Plants with a long history of use as topical analgesics by Native Americans may also be helpful against diarrhea. The corresponding study was published in Frontiers in Physiology by researchers led by the University of California, Irvine in the US.
Native Americans are known for their proficient use of plant medicine to treat a variety of conditions. Now, in collaboration with the US National Parks Service, researchers are screening native plants in the US for their molecular potential to treat different medical conditions.
In the first paper published from this effort, researchers have found that some of these plants activate the KCNQ2/3 potassium channel, which is thought to ease pain by inhibiting pain signals. They also found that the same plant extracts have an inhibitory effect on an intestinal potassium channel known as KCNQ1-KCNE3. Previous studies have found that inhibition of this channel prevents diarrhea.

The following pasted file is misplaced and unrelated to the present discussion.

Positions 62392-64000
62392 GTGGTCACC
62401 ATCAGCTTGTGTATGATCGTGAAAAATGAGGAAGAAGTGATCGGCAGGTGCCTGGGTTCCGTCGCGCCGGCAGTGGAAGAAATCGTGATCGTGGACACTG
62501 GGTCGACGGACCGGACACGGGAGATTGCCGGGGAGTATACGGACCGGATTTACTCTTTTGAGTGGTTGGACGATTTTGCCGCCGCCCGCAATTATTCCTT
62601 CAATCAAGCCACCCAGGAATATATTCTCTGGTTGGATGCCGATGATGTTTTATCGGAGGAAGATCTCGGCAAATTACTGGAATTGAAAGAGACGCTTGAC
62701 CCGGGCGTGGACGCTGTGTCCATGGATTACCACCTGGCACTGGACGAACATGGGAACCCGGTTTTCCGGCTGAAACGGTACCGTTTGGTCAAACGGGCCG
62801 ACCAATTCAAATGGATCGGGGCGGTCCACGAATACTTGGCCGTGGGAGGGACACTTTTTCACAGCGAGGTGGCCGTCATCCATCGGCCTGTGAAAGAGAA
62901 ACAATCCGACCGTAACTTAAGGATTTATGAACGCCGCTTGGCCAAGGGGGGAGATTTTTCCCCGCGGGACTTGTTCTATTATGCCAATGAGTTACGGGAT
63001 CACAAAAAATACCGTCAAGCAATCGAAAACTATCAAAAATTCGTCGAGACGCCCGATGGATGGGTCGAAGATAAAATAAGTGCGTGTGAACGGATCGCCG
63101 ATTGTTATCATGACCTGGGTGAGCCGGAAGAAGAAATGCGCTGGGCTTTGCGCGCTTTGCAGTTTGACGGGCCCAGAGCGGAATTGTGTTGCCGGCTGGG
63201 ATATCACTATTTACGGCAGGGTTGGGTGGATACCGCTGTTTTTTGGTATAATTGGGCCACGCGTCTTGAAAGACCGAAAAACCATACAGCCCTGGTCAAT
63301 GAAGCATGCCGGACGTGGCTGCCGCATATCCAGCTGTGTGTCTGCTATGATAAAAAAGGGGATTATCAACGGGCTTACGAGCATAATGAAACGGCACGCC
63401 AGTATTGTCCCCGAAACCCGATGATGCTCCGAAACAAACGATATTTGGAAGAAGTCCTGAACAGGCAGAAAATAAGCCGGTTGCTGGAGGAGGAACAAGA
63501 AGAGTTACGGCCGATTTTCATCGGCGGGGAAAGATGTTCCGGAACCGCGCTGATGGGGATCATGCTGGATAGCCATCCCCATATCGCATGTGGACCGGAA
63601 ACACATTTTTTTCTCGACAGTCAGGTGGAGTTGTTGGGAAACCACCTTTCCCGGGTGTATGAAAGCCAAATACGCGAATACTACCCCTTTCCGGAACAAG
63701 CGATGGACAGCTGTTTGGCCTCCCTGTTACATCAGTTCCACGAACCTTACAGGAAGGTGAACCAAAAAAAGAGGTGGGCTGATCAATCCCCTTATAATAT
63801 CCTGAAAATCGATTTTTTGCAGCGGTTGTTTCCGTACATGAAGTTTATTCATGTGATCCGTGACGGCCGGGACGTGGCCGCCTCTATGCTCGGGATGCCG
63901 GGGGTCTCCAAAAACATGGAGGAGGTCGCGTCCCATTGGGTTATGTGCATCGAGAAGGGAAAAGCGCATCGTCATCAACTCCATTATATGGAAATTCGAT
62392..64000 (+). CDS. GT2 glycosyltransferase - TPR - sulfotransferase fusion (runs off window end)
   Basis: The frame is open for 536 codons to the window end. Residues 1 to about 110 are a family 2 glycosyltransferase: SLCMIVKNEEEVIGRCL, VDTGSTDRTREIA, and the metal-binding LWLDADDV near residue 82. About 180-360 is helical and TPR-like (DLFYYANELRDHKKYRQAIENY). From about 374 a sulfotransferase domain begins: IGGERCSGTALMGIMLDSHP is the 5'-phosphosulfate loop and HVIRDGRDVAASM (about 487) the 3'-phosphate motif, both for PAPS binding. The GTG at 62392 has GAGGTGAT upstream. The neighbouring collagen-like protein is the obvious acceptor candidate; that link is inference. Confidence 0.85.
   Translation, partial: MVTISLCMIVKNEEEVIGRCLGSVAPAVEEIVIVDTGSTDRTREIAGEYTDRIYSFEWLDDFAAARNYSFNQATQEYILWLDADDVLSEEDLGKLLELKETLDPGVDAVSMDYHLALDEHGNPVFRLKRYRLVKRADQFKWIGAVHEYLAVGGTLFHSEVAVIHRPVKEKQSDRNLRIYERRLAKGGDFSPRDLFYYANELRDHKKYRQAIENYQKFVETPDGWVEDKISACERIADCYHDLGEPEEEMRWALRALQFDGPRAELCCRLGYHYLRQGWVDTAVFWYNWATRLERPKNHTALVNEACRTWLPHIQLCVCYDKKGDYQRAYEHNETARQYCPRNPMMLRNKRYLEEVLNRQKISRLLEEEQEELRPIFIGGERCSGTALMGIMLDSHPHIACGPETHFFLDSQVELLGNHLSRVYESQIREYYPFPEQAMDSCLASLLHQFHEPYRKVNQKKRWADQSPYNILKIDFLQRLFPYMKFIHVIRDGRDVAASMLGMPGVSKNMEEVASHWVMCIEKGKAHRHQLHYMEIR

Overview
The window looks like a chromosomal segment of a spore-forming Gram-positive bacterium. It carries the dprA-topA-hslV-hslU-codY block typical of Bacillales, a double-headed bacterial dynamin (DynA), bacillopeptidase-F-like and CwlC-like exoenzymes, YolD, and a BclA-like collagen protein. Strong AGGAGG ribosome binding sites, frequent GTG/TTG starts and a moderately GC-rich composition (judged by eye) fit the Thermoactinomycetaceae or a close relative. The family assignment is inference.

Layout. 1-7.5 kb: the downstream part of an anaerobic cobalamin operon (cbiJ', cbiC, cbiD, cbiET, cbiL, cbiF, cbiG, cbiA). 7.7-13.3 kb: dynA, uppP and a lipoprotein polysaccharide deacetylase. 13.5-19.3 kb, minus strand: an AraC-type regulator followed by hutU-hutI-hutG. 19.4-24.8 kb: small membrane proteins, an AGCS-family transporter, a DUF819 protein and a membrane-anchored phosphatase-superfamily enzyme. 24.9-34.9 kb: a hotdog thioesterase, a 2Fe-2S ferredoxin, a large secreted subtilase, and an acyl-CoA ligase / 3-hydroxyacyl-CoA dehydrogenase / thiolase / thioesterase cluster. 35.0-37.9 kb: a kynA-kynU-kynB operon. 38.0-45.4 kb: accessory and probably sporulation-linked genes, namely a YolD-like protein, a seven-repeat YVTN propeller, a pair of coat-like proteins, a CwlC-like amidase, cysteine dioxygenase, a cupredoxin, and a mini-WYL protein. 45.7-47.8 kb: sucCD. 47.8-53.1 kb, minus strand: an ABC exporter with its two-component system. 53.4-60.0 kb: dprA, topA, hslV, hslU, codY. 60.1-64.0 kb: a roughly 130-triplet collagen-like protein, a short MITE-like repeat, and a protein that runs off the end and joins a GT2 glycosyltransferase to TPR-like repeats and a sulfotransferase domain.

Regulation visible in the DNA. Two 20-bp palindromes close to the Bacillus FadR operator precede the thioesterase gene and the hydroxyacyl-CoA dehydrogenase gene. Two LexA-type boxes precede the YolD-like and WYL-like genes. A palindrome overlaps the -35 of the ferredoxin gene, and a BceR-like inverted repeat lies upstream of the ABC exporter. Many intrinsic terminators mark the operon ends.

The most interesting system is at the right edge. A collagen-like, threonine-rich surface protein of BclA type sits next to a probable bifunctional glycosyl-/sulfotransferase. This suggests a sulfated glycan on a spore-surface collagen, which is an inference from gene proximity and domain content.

The researchers say that their findings are still some time away from becoming drugs available to the public. The next step is to use biochemical approaches to ensure their safety and optimize them to treat pain and diarrhea.
Such naturally-derived drugs may one day provide alternatives to opioid-based analgesics. They may also offer alternative treatment options for those suffering from diarrheal diseases, which account for 1 in 9 child deaths worldwide.
“Done in collaboration with the US National Parks Service, this study illustrates how much there is still to learn from the medicinal practices of Native Americans, and how, by applying molecular mechanistic approaches we can highlight their ingenuity, provide molecular rationalizations for their specific uses of plants, and potentially uncover new medicines from plants,” said Geoffrey Abbott, Ph.D., lead author of the study.
“I personally am very excited about the paper; it was my lab’s first published collaboration with the National Park Service, and it shines a light on the incredible ingenuity and medicinal wisdom of Californian Native American tribes,” he added.